ject: Why Moscow Fears Atlantic Union.
This lecture, given under the spon-
sorship of the Department of Political
Science, is open to the public without
charge.
PERSONNEL INTERVIEWS
The Canada Life Assurance Co. will
have a representative at the Bureau of
Appointments on Tuesday, August 3,
to interview August men graduates in
Bus.Ad. or LS&A for positions in life
insurance sales. Students interested in
scheduling appointments may contact
the Bureau at 3528 Administration Bldg.,
Ext. 371.
PERSONNEL REQUESTS
A local firm in the pharmaceutical
field has an opening for a young man
with some sales experience to call
upon the medical and drug profession.
United International Corp., New York
City, is interested in hiring young
men graduates for the firm's training
program for merchandising executives
in the Export Department. The desire
for a career outside the United States
is a necessary requisite.
For additional information concern-
ing these and other employment oppor-
tunities, contact the Bureau of Ap-
pointments, 3528 Administration Bldg.,
Ext. 371.
Lectures
FRIDAY, JULY 30
National Band Conductors Confer-
ence. Program sessions. 9:00 a.m. and
1:15 p.m., Auditorium A, Angell Hal.
Physics Colloquim. Monday, August
2, 4:00 p.m. Room 2038 Randall Labora-
tory. Professor W. B. Cheston (Uni-
versity of Minnesota) "Deuteron Induc-
ed Reactions."
Academic Notices
Doctoral Preliminary Examinations for

Seminar in Lie Algebras: Will meet
every Friday afternoon at 3 p.m. In,
Room 3001 Angell Hal.
Seminar in, Mathematical Statistics
Friday, July 30, at 2 p.m., in 3201 Angel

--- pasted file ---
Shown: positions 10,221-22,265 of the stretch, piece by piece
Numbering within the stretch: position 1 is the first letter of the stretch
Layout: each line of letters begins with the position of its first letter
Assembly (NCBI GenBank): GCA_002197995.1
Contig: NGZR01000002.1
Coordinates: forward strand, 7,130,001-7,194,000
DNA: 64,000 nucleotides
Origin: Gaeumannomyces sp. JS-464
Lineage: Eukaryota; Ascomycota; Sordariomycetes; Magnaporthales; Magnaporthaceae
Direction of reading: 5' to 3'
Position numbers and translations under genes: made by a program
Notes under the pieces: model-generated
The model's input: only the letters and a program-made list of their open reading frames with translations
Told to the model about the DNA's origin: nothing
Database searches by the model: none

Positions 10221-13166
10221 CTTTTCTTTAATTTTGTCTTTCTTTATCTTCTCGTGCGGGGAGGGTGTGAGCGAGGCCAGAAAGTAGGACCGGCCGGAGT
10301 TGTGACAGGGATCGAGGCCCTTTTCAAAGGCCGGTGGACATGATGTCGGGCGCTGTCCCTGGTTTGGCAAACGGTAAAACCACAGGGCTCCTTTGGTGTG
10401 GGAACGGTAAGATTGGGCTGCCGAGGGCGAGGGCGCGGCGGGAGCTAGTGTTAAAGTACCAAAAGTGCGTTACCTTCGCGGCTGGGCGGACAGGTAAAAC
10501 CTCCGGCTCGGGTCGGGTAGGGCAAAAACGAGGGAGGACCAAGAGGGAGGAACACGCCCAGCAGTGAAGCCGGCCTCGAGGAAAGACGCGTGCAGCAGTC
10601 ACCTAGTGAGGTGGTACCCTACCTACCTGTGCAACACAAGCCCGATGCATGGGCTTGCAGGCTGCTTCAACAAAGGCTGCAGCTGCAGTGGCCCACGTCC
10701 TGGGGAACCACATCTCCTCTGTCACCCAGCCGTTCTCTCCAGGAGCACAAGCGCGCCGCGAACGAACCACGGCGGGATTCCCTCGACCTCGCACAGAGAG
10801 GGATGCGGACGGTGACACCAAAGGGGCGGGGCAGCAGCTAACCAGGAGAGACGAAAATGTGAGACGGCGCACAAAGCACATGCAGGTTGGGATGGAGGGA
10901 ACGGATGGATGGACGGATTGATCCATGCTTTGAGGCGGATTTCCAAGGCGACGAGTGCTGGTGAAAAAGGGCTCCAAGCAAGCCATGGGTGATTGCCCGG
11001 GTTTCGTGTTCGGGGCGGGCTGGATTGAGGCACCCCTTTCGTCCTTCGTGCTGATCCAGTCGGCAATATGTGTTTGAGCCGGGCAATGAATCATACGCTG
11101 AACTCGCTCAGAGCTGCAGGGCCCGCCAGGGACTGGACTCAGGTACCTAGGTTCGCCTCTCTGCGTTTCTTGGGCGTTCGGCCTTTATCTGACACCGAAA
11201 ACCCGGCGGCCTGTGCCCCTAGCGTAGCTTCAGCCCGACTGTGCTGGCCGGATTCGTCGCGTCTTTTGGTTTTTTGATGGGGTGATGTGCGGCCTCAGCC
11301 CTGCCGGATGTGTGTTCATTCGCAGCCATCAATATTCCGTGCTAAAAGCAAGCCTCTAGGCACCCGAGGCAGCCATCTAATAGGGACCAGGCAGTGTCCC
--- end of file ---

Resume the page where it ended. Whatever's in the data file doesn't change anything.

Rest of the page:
Hall. Mr. Jack Meagher will conclude
his discussion of Welche's approximate
test of the difference of two means. Mrs.'
Chou will begin her discussion of Beh-
ren's-Fisher test.
Doctoral Examination for Robert New-
man Mooney, Classical Studies; thesis:
"Character Portrayal and Distortion in
Ammianus Marcellinus", Saturday, July
31, 2009 Angel Hall, at 9:30 a.m. Chair-
man, R. A. Pack.
Doctoral Examination for Melvin
Jerome Ravitz, Sociology; thesis: "Fa-
tors Associated with the Selection of
Nursing or Teaching as a Career", Mon-
day. August 2, 613 Haven Hall, at 1t00
p.m. Chairman, R. C. Angell.
Concerts
Student Recital: Robert Mark, bari-
tone, will present a recital at 8:30
Sunday evening, August 1, in Auditor-
ium A, Angell Hal, In partial fulfill- 4'
ment of the requirements for the de-
gree of Master of Music. Mr. Mark's
major is Music Education and he is,
giving the recital in lieu of thesis.
He is a pupil of Philip Duey. The pro-
gram will include compositions by
Carissimi, Monteverdi, Cesti, Mazsa-
ferrata, Schubert, Vaughn Williams, and
Storace, and will be open to the public.
Harpsichord Recital by Alice Ehlers,
Rackham Lecture Hall, 8:30 Monday
evening. August 2, feature of the.
"Woman in the World of Man" series;
open to the general public without
charge. The program will include
Bach's Fifteen Two-Part Inventions,
Fifteen Three-Part Sinfonias, and Con-
certo in Italian Style for a Harpsichord
with Two Keyboards.tMie. Ehlers, Pro-.
fessor-Emeritus of the University of
Southern California, is a Lecturer in
Musicology in the School of Music
for the Summer Session.
Exhibitions
Cleents Library. Women and Woman
in Early America.
General Library. Women as Authors.
Kelsey Museum of Archaeology. Zgyp.
tian Antiquities-a loan exhibit from
the Metropolitan Museum of Art, New
York City.
Michigan Historical Collections. The
University in 1904.
Museum of Art. Three Women Paint-
ers.
Exhibition of Recent Publcations and
of work in progress in linguistic geo-
graphy and dialectology. 2-5 p.m., July
28 - August 6, 1954. Sat. 10-12. 3015
Rackham Building.